TEC Cracks The Code For Success

Posted on Mar 1, 2009 :: Cover Story
Posted by , Insight on Business Staff Writer

Phil Hauck, The Executive Committee

A dozen business executives gather around the table, joshing and joking as familiar friends do. The chatter dies down as Phil Hauck convenes the meeting.

“Today, we’re going to talk about your b-hag,” Hauck says. They all know that’s BHAG, short for Big Hairy Audacious Goal. Among them:

» Be No. 2 in my industry in North America, positioned to become No. 1, by 2010.
» Circumnavigate the Eastern United States by water. Be a missionary.
» To make my nonprofit agency the PREMIERE charitable organization in the area.
» Achieve $75 million in revenue in 2016!

“Now,” Hauck says, “you’re going to answer this question: ‘Why would anyone want to work for you?’”

He prompts them to fire off answers. The first responds: “Innovation. I pay well. Healthy dialogue. I treat you like a partner. …”

Hauck begins writing them all on the white board in the front of the room but can’t keep up. He picks up a Koosh ball and tosses it at the member. “I only wanted one thing!” he playfully scolds. Laughter ensues.

Thus begins a typical meeting of TEC – an acronym for The Executive Committee and pronounced “tek” – a group that bills itself as “dedicated to increasing the effectiveness and enhancing the lives of CEOs.”

Call it group therapy for businesspeople, TEC offers a sounding board, a resource and a peer idea exchange for those who find it can be lonely at the top. In good times, members swear by TEC as key to their growth and success. In the face of a challenging economy, they cling to their involvement in TEC as a critical tool for thriving – and in some cases, for their very survival.

“In our group we’ve talked about how if somebody fails, we all fail,” says Dennis Reimer, CEO of Midwest Specialty Products, Winneconne. “TEC energizes you and reminds you to stay focused, to keep that sense of urgency and keep your company moving forward in the right direction.”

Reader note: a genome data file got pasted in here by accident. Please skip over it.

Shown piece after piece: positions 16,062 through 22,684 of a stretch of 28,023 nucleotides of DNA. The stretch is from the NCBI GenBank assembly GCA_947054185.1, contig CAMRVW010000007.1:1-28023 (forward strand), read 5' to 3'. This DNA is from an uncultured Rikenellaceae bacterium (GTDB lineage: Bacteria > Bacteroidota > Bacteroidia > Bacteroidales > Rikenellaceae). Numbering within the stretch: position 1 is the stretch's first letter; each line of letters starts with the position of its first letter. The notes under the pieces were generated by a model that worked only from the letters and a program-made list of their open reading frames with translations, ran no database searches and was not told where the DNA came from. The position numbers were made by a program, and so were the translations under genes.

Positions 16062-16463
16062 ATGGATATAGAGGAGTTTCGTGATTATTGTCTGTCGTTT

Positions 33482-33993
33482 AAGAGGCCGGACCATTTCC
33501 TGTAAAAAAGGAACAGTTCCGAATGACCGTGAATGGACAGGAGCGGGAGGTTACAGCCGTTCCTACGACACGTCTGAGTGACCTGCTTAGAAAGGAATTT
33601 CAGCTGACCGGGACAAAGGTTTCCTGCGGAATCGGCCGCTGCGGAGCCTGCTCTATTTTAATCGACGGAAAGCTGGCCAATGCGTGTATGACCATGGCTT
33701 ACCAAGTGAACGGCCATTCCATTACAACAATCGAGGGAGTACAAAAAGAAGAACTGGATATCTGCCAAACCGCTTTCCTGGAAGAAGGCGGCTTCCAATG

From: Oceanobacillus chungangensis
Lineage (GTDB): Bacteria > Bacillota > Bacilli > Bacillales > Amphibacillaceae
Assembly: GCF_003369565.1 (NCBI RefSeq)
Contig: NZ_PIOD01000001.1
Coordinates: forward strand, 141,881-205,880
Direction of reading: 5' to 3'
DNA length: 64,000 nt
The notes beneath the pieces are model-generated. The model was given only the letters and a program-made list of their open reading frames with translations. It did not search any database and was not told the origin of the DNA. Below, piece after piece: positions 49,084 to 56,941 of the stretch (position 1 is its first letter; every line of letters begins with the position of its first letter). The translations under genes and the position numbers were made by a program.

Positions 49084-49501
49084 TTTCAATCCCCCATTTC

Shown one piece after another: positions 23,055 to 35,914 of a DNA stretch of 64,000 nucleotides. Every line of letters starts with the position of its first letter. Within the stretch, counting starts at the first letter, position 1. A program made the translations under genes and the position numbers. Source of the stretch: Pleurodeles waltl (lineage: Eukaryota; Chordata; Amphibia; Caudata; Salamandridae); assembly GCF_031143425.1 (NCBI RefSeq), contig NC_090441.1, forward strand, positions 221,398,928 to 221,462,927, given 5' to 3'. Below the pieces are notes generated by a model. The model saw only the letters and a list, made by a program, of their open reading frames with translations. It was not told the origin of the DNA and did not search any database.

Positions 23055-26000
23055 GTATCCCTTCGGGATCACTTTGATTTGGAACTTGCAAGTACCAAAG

“I would not be able to do this without the influence of this group,” says Mike Kiley, CEO of PAi, a plan administration and payroll firm based in De Pere.

Founded in Wisconsin in 1957, TEC has grown to 15,000 members worldwide but the state still boasts a high concentration of members.

How does it work? TEC members gather for full-day meetings nine times each year, rotating among members’ business locations, where the host enjoys the chance to share his or her story. Six of those meetings feature a half-day with a national speaker.

TEC for Small Companies (up to $3 million in sales) annually meets for four full-day sessions, which include speakers, and five half-day sessions. Three TEC groups in Northeast Wisconsin cater to small companies.

Before each meeting, the TEC chairman spends a couple of hours individually with members to reflect on issues they might want to tackle in the group session.

In addition, members and their guests (generally employees) are invited to hear the speakers and to join members at regionwide special interest meetings, featuring speakers on topics such as e-commerce, health care or succession planning. Members become close confidants and often meet outside the group as well.

As an invited guest at several TEC 32 meetings the last six months, Insight discovered that meetings offer a place to vent and learn from peers and experts who’ve been there, done that.

A typical day with TEC